ERIC Number: ED266738
Record Type: Non-Journal
Publication Date: 1985-Jul
Marketing Strategies Used to Promote Master of Business Administration Programs in Colleges and Universities in the Middle Atlantic Region.
Sable, Paul F.
Enrollments in Masters of Business Administration (MBA) programs and the use and effectiveness of marketing techniques for managing MBA enrollments were investigated in 1984. A 94-item questionnaire completed by 56 MBA programs offered at colleges and universities in the Middle Atlantic States addressed administration, awareness of marketing and strategies, student services, and enrollment trends. Newspaper advertising and direct mail were used by more than one-half of the programs. Less than one-half of the administrators had any qualifications for marketing. Additional findings include: 49% of the MBA programs in the region had enrollment decreases, and 51% had enrollment increases in the past 3 years; 51% of the respondents predicted that their own enrollment would remain stable, 25% that it would decrease, and 24% that it would increase; 51% predicted that overall demand for the MBA degree would decrease; 67% predicted that the competition for students would increase. It was concluded that: (1) there was little use of marketing to manage enrollment; (2) the marketing concept was not in use in program design and management; (3) student needs and wants were not the focal point of programs and services; and (4) marketing was an activity initiated in response to enrollment decline. A four-page bibliography, the questionnaire, and sample cover letters are appended. (SW)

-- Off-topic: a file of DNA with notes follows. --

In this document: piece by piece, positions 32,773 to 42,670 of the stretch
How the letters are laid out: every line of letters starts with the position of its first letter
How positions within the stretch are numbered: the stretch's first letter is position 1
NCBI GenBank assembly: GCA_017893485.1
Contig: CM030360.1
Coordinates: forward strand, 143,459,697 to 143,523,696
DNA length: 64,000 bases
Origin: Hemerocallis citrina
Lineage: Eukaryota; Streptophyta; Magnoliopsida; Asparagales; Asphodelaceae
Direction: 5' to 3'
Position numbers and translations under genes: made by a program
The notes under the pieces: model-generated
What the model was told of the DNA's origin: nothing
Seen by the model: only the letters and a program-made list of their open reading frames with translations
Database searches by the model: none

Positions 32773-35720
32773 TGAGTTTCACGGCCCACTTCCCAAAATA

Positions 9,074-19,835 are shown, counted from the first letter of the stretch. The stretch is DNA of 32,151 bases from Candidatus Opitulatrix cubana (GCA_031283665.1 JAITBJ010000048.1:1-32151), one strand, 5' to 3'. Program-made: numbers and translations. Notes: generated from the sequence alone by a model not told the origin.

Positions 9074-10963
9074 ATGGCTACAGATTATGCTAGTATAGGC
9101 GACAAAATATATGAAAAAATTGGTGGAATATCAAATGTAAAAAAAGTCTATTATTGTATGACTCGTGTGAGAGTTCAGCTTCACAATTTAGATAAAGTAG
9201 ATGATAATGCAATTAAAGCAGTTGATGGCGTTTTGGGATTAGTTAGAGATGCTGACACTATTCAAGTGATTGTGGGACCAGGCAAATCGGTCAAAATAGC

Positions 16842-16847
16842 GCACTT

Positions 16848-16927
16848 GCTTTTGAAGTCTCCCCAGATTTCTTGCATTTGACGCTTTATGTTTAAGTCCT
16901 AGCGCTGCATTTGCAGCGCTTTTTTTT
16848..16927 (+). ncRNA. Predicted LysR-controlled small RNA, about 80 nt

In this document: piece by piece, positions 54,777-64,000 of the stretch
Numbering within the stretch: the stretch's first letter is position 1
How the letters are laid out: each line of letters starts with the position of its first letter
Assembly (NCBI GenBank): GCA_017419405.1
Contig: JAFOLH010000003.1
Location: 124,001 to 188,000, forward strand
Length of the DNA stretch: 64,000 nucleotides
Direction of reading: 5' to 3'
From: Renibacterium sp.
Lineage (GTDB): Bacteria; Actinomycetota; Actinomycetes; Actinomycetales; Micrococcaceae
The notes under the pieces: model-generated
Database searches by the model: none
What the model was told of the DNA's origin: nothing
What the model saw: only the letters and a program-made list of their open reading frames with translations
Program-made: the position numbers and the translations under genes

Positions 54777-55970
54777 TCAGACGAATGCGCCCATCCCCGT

Descriptors: Advertising, Business Administration Education, Educational Demand, Enrollment Projections, Enrollment Trends, Geographic Regions, Higher Education, Marketing, Mass Media, Masters Degrees, Program Administration, Public Relations, Questionnaires, School Surveys, Student College Relationship, Student Needs, Student Recruitment, Technical Assistance
Publication Type: Dissertations/Theses; Reports - Research; Tests/Questionnaires
Education Level: N/A
Authoring Institution: N/A